Then again, a similar ‘legal fiction’ was instituted in (interestingly enough) 1776AD – the anniversary of which nation’s founding we mark today – whereby the ‘self-evident truth’ that ‘all men are created equal’ combined with the ‘inalienable right’ to ‘life, liberty and the pursuit of happiness’ through which the modern United States was established. In no way would we challenge this fundamental axiom of human rights today. But in the light of the great regard that later lawgivers like Moses (and thereby all monotheistic faiths of the Middle East) would hold Hammurabi, we must ask – who was right: the famous lawgiver or the latter-day founding fathers of the most modern nation in the human-rights firmament?


Modern bastardisations

If the purpose of this piece was to critique Babylon’s codifiers and/or critically engage America’s axiomatic values (more honoured in the breach than the observance today?), I’d point to how Hammurabi’s laws helped him to consolidate his own position in the Babylonian pantheon. Or how human rights have positioned America as simultaneously the greatest champion and worst offender of that set of legal fictions! However, my humble objective today has a more mundane stamp. So I’ll content myself by suggesting a few ways in which Sri Lanka these days – by no means a fabulous city-state as a crucible for law and order, or less still the land of the free and home of the brave – has subscribed to some legal fictions of its own, to its own detriment.  First the feeling that since the president is immune from prosecution while in situ, he is somehow exempt from political censure tantamount to legal or constitutional proceedings, or public condemnation short of electors’ ire at the polls booth. This is a legal fiction, which – if the political opposition had more testicular fortitude – would be exploded like… well, a can of worms; or a worthwhile impeachment. And we all – media, civil society, the independent institutions, free academics and professionals – could/should do everything we still can (short of breaking the law: by murder maybe, or character assassination on social media) to curb, check and curtail madness, criminality and shenanigans in high places.

Then there is the far from therapeutic notion that personal health trumps public justice. What bylaw or clause in the criminal procedure code persuades us that hospitalisation – that traditional first resort of the absconding scoundrel – is viable and tenable for prolonged periods, such that every mother’s son does it since time out of mind no sooner the law reaches out for him? This must end; because, justice – like ambition – must be made of sterner stuff.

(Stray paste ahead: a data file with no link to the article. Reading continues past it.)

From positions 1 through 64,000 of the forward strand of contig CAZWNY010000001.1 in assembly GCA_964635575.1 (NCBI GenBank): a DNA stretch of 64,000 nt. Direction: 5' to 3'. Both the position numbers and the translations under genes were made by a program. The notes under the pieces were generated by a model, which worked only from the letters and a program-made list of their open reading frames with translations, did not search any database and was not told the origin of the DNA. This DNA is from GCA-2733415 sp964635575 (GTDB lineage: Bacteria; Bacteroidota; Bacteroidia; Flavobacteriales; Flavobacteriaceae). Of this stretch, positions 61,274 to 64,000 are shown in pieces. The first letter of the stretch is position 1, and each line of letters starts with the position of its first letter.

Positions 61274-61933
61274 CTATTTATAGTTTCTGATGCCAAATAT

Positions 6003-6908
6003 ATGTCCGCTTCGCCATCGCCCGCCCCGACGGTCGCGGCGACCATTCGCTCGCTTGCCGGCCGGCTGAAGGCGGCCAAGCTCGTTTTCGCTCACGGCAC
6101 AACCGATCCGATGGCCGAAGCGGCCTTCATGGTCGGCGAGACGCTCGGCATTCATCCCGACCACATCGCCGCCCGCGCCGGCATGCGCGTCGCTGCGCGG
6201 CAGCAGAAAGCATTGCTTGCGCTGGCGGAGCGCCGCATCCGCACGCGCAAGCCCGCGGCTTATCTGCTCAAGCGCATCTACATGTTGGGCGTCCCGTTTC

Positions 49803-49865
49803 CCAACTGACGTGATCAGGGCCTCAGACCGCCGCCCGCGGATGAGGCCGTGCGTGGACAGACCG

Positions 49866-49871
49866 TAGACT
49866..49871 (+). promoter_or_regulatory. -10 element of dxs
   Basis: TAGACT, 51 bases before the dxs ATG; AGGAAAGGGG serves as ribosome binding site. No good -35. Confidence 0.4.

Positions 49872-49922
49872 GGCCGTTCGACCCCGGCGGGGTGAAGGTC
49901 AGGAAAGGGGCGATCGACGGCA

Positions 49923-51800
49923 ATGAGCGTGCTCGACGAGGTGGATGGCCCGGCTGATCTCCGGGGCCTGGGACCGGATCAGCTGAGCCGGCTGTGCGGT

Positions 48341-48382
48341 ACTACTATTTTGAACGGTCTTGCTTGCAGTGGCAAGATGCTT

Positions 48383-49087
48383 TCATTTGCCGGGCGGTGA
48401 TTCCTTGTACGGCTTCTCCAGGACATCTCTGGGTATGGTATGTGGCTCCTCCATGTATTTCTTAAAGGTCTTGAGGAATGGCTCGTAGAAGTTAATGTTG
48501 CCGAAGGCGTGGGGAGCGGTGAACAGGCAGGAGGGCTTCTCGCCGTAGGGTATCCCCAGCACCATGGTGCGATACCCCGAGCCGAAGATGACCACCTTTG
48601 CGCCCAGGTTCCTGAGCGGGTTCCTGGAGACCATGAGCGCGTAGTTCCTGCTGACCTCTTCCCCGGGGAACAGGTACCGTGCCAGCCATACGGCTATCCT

While being humane is the politeness of enlightened rulers, it’s morally and ethically repugnant when it’s practised in a spirit of chicanery and false pretences. The judicio-medical and legal establishments must cease and desist from pandering to sundry miscreants who fall on their crutches after perpetrating ‘grave crimes against humanity’ (the AG’s Dept.’s definition, BTW) while up and about. 


More balance 

And why do we still have so much stock – both in the letter of the law, as well as the spirit of the constitution – in a milieu where neither has ensured that justice has been done, by putting away the most egregious offenders on a Hammurabi-like scale? In Babylon as in Colombo, could it be that we’re so hung up on the balanced redress of an ‘eye for an eye’ that we’re blind to socially executed justice, and can’t see a way beyond legal recourse to bell the cats? 

I hope to expand in future articles how Sri Lanka needs a new social contract that is not overly dependent on hamstrung legal fictions. But for now, suffice it to say that former regimes that imprisoned their war-winning generals and incumbent administrations that throw the book at a sitting IGP rely on the legal fiction of rule ‘by’ law and order – in contradistinction to the rule ‘of’ law and order.

By no means am I advocating anarchy or antinomianism. But simply agitating against the collusion of legal fictions in keeping us commoners slaves to the so-called superior classes – ironically, the very servants whom we appointed to do our (the public) will! And if only the oppressed citizenry would wake up and lose the legalistic shackles of our mindset in bondage, we’d see that there’s a whole lot more than ‘liberty at the barricades’ which we can undertake to do. To give us justice or just-death!

(Journalist | Editor-at-large of LMD | Writer #SpeakingTruthToPower)